Adoption 101: The Legal Fundamentals

Adoption 101: The Legal Fundamentals

3 Surprising Restrictions For Supreme Court Briefs

Brayden Miles

The Supreme Court is the highest authority in the United States. Only a small percentage of the cases presented to the Supreme Court are actually adjudicated, so it's essential that you don't make minor mistakes that could compromise your ability to have your case heard.

The formatting and presentation of your brief can make or break your case. It's important that you work closely with a Supreme Court printing expert when preparing your documents to ensure that even the most surprising restrictions are met. 

1. Word Count

Any brief that is filed with the Supreme Court must adhere to a maximum word count restriction. The only types of text within a brief that are excluded from the word count are the list of parties, the table of contents, corporate disclosures, appendices, the list of questions, the table of citations, and any block quotations that include constitutional provisions and regulations that are pertinent to the case.

The Supreme Court is so strict about its word count restrictions that a certified note stating the brief does not exceed the allowed maximum word count must accompany every brief that is filed. A printing expert can help you ensure that your brief will not be thrown out for failing to meet the word count stipulation.

2. Font

Font selection is always a critical part of formatting any document. You may be surprised to learn that the Supreme Court requires the use of a very particular font. All briefs must be submitted in the same font used by the Supreme Court when issuing written opinions. This font is named Century Schoolbook. It is believed that the fonts within the Century family maximize readability and retention. Since the Supreme Court Justices read through many thousands of pages each day, it makes sense that they would want the materials they read to be in a font conducive to readability and retention.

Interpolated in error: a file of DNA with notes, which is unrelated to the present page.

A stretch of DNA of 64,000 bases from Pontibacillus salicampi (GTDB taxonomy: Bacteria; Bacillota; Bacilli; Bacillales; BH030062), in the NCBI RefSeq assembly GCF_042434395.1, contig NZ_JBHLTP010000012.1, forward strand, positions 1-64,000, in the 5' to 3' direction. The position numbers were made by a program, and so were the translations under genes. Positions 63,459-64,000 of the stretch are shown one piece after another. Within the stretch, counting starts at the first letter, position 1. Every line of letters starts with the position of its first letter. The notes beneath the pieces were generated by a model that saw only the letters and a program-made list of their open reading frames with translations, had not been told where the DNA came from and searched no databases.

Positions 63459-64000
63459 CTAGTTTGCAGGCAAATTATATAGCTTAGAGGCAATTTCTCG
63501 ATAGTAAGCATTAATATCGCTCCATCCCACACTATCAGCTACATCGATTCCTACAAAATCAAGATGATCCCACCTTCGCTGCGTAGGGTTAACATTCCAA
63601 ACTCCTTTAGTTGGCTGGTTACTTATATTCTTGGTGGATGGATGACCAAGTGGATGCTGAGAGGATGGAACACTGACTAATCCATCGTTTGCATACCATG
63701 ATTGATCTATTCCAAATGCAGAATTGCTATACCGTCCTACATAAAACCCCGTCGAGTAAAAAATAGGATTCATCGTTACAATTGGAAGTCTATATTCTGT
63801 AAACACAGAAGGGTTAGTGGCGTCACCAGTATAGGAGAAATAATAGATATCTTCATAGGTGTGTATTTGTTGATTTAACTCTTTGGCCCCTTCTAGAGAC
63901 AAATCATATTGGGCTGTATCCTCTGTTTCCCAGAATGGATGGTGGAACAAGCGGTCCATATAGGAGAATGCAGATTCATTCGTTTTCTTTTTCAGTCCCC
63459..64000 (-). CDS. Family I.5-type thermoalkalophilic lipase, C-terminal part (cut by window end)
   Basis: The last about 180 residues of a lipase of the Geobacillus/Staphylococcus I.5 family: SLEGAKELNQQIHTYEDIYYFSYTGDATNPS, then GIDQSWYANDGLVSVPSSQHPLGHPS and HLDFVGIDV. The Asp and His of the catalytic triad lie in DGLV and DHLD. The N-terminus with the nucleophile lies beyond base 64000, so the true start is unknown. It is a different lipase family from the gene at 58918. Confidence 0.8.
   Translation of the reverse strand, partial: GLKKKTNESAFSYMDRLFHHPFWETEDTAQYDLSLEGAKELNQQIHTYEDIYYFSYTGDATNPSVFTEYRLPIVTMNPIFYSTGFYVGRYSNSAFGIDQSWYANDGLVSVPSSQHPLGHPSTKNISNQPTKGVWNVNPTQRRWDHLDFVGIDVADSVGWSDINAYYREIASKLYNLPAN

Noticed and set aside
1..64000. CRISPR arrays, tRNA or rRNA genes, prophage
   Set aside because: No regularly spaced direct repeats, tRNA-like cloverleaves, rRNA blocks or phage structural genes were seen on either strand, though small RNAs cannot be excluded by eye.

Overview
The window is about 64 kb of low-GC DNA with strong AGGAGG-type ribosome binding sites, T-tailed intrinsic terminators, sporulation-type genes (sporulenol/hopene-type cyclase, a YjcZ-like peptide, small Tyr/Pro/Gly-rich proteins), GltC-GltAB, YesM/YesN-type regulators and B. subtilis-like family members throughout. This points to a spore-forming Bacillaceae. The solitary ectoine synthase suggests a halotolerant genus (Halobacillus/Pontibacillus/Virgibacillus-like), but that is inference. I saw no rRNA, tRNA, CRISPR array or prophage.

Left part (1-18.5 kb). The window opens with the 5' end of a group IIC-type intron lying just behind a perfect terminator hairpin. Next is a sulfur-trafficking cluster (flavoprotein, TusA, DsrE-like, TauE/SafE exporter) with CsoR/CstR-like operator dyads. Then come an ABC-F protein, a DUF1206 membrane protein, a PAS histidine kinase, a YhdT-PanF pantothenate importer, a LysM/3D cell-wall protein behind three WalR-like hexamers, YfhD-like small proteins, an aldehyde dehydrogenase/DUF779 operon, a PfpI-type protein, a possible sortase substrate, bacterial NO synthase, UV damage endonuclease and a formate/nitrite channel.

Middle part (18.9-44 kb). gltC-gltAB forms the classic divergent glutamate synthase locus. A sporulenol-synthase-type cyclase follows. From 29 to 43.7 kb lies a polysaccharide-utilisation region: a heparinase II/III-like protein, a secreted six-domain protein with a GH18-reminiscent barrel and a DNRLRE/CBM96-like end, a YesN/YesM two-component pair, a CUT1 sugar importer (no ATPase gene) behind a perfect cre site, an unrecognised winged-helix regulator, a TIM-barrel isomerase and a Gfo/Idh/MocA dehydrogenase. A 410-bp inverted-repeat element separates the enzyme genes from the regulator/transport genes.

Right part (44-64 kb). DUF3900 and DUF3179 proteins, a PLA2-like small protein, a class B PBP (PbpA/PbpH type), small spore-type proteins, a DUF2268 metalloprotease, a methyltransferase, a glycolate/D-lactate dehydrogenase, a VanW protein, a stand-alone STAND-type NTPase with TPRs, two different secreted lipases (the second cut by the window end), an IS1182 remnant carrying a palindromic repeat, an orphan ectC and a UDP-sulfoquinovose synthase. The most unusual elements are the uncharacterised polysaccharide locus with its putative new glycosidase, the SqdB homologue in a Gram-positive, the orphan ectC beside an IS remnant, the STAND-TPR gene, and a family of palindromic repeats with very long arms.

3. Cover Color

The color of the paper on which you print certain parts of your Supreme Court brief must meet exact specifications. The most important of these specifications applies to the cover page of any brief. Specific colors are assigned to specific types of briefs.

This color-coded system makes it very easy for staff members to sort briefs and for any justice to locate the type of brief they need. A Supreme Court printing company will be familiar with the current color-coding requirements and can help you ensure your cover is in compliance. 

Contact a Supreme Court printing professional to learn more. 


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Adoption 101: The Legal Fundamentals

If you've decided that you want to adopt a child, the first thing you should do is reach out to a family law attorney. While it may not seem logical to get an attorney involved from the start, it's important that you protect yourself legally from the beginning. After making the decision to adopt, I have been through the process several times. I created this site to help other adoptive parents understand what they can expect from the entire process, including the legal support you're likely to need. I hope this information helps you feel more confident in this major life decision.